Chapter Thirty-Seven – The battle of Ur
Hor issued his orders as Shu’s vast army of magnificent, terrible berserkers drew up in lines, eight kilometres away from the seventh outer ring. The solid front line gradually appeared from the cloud of sand kicked up by their relentless loping stride across the desert. As the dusty cloud slowly settled, Khan and his men and women could see the sun sparkling on the berserkers’ weapons like a row of endless multi-coloured lights. Each of the lines contained six thousand berserkers, stretching back as far as Khan could see into the distance. He tried to estimate their numbers as he spoke to Hor on the field telephone. “I estimate at least six hundred thousand, maybe more,” he said. The full extent of Shu’s army became apparent in the next three hours while they drew up along the southern border of the camp. From the figures coming in from all the observers, the number was nearer six million.
Shu swung her bare legs across the ornate saddle and dropped down beside her stallion’s neck. Handing the reins to a berserker warrior, she walked to the top of the sand dune and surveyed the scene before her. She looked to the east as her legions took up position, then turned to the west and watched as the last legions finally came to a halt. She stood ready for battle dressed like her berserkers. Her naked body was exquisitely painted in henna coloured hieroglyphs and representations of desert flowers. Her slender back was protected by a circular metal and acacia shield, decorated with precious stones around the rim and shield boss. A red crystal glowed from the pommel of her sword. The deep blue metal of her double-edged blade was decorated with exquisite engravings of battle scenes close to the hilt. A perfect red crystal in a silver filigree cage, suspended by a delicate linked chain of gold around her slender neck, hung between her breasts, changing colour in unison with her mood. Her long honey blond hair flowed across her shoulders, fluttering behind her in the light winds of the desert. Forming an impenetrable circle around her, she was protected by her personal guard drawn from the ranks of her army for their frenzied ruthlessness in battle. Each of the twenty formidable berserkers wore similar red crystals in the buckle of their jewelled belts , denoting their position in Shu’s hierarchy. For over an hour, she stood silently taking in every detail of the defences thrown up to stop her. Then for the rest of the day she sat cross-legged in a trance while her berserkers stood motionless in the blazing heat of the desert.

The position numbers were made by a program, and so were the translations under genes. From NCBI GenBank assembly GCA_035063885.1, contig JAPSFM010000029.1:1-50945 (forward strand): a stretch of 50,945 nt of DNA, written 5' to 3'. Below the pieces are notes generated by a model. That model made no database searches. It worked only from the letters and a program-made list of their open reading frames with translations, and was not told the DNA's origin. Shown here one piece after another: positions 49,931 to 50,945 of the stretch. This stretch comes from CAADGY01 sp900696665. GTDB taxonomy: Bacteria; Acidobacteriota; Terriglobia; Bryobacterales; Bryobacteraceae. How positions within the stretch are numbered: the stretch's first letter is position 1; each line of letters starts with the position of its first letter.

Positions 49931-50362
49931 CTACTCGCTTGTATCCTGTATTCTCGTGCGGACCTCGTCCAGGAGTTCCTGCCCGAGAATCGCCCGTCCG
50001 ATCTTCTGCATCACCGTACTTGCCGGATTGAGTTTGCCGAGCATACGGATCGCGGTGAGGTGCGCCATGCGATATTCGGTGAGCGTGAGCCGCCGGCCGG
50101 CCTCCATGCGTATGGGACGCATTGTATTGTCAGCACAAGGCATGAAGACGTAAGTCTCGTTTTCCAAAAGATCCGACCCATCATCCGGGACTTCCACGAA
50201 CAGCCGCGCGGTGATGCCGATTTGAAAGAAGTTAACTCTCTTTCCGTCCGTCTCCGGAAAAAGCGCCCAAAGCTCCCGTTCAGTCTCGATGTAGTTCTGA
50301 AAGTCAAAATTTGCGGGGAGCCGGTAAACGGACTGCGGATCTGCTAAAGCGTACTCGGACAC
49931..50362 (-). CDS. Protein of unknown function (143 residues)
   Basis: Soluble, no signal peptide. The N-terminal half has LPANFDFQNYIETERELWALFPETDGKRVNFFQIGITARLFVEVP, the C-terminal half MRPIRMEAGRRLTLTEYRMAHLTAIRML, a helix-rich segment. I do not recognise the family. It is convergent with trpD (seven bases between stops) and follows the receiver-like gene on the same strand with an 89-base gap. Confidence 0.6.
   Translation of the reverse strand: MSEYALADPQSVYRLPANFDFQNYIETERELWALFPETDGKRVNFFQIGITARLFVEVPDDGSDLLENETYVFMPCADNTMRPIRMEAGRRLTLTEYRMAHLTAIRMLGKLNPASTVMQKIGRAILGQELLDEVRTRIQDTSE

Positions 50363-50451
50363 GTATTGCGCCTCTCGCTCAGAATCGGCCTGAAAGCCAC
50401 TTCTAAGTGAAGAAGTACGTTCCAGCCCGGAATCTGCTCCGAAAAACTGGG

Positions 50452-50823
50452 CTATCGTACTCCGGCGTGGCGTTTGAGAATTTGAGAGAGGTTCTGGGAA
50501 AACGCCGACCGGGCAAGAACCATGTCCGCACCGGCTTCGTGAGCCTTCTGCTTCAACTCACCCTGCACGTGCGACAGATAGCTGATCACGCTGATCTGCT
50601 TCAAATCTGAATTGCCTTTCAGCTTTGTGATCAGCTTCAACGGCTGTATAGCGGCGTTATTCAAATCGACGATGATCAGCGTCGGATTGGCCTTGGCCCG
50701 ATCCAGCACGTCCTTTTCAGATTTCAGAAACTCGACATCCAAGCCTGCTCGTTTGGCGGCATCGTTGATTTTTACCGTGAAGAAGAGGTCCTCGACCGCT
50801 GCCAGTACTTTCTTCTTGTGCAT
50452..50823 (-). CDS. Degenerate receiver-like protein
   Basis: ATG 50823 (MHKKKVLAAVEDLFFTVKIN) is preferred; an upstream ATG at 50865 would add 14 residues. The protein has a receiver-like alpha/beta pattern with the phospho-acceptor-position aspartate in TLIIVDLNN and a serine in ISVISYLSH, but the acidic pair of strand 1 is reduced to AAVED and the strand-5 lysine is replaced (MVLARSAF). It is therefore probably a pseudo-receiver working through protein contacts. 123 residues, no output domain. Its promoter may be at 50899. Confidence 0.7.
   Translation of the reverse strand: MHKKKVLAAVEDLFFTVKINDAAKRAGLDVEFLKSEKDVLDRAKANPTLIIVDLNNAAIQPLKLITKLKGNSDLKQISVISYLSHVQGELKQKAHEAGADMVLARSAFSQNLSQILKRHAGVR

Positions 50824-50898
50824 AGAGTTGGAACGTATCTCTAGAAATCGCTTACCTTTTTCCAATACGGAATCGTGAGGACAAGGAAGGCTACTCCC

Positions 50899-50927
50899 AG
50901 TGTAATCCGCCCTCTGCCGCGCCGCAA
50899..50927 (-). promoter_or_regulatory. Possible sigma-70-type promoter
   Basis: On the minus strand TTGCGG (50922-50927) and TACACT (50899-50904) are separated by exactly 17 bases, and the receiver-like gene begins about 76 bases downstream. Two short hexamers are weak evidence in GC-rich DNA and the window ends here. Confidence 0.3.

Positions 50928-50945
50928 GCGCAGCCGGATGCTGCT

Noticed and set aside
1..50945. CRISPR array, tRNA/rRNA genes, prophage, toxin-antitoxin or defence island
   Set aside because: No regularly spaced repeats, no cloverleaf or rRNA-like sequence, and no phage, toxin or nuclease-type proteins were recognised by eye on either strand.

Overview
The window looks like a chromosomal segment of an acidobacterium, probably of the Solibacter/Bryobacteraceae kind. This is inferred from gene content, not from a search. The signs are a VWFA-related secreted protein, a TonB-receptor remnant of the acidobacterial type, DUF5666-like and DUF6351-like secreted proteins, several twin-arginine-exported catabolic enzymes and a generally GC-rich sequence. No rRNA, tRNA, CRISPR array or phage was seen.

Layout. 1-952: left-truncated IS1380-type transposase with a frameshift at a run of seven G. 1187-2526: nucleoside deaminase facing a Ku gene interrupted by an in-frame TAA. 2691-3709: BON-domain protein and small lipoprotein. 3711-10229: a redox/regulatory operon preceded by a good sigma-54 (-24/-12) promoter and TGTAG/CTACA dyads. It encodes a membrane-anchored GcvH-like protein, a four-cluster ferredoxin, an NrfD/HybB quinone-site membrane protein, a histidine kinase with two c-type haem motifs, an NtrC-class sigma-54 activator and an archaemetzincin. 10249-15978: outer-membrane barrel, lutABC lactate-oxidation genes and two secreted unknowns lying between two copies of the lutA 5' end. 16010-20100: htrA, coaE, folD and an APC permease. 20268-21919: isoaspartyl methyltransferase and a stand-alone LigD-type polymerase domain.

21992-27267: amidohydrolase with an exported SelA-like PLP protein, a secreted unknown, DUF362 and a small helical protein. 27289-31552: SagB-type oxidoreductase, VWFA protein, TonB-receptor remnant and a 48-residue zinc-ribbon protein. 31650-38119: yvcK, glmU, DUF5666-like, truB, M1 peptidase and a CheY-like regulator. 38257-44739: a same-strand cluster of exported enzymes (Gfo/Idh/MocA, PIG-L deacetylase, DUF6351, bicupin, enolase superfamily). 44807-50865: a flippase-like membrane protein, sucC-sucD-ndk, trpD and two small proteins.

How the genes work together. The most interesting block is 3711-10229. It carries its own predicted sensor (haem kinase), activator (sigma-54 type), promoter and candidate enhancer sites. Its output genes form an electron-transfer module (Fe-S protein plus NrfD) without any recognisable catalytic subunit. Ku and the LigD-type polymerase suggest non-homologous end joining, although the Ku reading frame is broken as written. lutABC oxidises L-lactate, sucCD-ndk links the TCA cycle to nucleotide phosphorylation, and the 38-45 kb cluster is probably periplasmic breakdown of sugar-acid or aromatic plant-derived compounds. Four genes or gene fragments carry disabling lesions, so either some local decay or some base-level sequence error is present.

Hor’s defenders maintained a state of readiness watching for the first sign of movement, until the desert was cloaked in darkness as the sun finally sank below the far western horizon. Across the empty space between the two opposing armies, the only movement came from the flickering flames of fires built to give warmth from the freezing night temperatures. Hor came forward to where Khan stood shoulder to shoulder with the men and women under his immediate command. The old warrior surveyed the scene for himself. Gripping Khan’s right hand and arm, the two warriors looked briefly into each other’s eyes. Khan silently nodded his head and turned back to face the enemy as Hor returned to his headquarters. If they survived the battle the two warriors would meet again one day, and greet each other as brothers in the way that only men who had fought together ever could, forming an unspoken bond stronger than any family tie.